National Core Indicators Reports (NCI) Released for 2014-15, with Statistical Indicators Connecting Health Care and Employment to the Well-Being of Consumers with I/DD, in Addition to NCI’s Data Briefs and Webinars
National Core Indicators (NCI), a collaborative effort between the National Association of State Directors of Developmental Disability Services (NASDDDS) and the Human Services Research Institute (HSRI) to evaluate the performance of developmental disability service providers, recently released its 2014-15 Core Indicators Reports. The reports track the survey responses of service recipients and their families asking them about the effectiveness of the programs in which they participate. The staff survey reports have not yet been released.
NCI’s final Adult Consumer Survey Report for 2014-15 can provide insight as to the connection between availability of health care services, including Medicaid waiver services; successful employment; and the well-being of people with intellectual and developmental disabilities (I/DD). Users can access data on individuals’ access to self-determination, inclusion in the community, health, and employment status, including the type of employment and hours worked. This information can be used to assess the quality of developmental disability services. Although the adults who were surveyed were generally in good health, only about 17 percent reported having a paid job in the community. NCI’s survey report notes that having a paid job in the community is the primary employment goal for the people surveyed.
NCI is also producing other resources that address the Core Indicators and links between disability, health, and employment. A recent May 2016 NCI data brief, Working in the Community: The Status and Outcomes of People with Intellectual and Developmental Disabilities in Integrated Employment – Update 2, uses the National Core Indicators to describe the employment status of individuals with intellectual and developmental disabilities supported by state developmental disability agencies, comparing how many beneficiaries in each state were in different types of community-based employment. The data shows that, although most beneficiaries were involved in some kind of activity during the day, only 14.8 percent were engaged in employment activities in the community. NCI also found that beneficiaries living in independent apartments or other community-based settings had higher rates of community-based employment than did beneficiaries in Intermediate Care Facilities (ICF) institutions.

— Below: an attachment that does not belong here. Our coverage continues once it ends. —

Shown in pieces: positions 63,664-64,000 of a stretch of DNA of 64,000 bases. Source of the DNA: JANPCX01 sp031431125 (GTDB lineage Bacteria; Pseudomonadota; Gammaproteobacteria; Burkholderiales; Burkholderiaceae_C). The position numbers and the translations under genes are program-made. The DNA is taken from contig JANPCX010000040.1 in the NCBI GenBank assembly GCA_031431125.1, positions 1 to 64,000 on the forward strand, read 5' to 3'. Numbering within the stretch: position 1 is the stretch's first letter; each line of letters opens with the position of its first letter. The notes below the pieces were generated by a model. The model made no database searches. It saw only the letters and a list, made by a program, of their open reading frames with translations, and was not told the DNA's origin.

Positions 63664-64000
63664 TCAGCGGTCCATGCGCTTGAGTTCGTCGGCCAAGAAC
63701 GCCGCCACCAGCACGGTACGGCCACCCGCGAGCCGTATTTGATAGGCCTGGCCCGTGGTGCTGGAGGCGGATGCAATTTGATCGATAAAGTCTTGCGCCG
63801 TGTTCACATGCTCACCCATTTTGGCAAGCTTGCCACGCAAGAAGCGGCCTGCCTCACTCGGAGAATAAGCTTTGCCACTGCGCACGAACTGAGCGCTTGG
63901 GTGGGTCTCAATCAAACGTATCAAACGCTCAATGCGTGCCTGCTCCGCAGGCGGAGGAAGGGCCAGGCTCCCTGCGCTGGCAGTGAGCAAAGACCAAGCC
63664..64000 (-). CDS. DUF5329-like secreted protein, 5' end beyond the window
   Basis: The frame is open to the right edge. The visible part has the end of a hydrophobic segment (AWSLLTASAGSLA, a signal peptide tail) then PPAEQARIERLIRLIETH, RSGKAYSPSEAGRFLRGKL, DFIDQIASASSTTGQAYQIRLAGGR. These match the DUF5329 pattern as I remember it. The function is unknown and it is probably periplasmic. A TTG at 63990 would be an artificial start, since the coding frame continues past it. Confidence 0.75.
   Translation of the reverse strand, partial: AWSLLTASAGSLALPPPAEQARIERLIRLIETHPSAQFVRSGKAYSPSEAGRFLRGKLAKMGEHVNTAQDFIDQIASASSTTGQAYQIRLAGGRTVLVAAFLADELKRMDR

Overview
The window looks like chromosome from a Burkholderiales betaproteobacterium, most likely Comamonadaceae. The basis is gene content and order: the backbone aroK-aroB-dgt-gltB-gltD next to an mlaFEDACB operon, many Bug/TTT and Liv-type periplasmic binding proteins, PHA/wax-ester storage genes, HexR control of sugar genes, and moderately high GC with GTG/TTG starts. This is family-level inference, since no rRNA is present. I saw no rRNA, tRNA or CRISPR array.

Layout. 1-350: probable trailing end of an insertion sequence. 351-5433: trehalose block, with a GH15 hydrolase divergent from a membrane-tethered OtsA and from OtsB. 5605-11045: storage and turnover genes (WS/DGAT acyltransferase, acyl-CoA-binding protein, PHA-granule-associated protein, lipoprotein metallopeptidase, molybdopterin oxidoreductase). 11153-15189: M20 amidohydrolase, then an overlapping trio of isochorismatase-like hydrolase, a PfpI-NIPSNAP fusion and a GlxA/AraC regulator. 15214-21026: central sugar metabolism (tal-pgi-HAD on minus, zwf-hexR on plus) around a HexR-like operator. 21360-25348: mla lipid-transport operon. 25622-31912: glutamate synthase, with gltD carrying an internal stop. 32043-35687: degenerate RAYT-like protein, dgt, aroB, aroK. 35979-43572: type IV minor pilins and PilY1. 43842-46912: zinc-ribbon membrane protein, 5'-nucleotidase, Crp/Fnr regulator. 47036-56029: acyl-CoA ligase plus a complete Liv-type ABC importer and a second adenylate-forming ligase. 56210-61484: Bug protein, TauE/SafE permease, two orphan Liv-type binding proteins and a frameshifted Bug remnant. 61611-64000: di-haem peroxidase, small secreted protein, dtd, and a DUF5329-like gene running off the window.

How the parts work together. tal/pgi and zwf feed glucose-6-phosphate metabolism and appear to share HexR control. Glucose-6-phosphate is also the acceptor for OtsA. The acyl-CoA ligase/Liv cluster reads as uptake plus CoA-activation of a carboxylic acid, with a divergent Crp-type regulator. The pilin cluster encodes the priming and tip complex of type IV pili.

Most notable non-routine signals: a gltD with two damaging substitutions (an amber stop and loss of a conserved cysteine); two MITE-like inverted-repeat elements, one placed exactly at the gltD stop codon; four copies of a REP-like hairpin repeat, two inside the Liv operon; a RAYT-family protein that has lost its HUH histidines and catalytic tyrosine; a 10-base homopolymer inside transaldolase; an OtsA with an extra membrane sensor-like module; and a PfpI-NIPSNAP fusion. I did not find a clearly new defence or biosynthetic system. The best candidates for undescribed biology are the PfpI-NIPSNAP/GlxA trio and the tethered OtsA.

A National Core Indicators webinar will be held on June 29, 3:00-4:00 p.m. EDT on Employment.
For more information, visit the NCI reports webpage, which lists all the reports currently available from the 2014-15 survey period.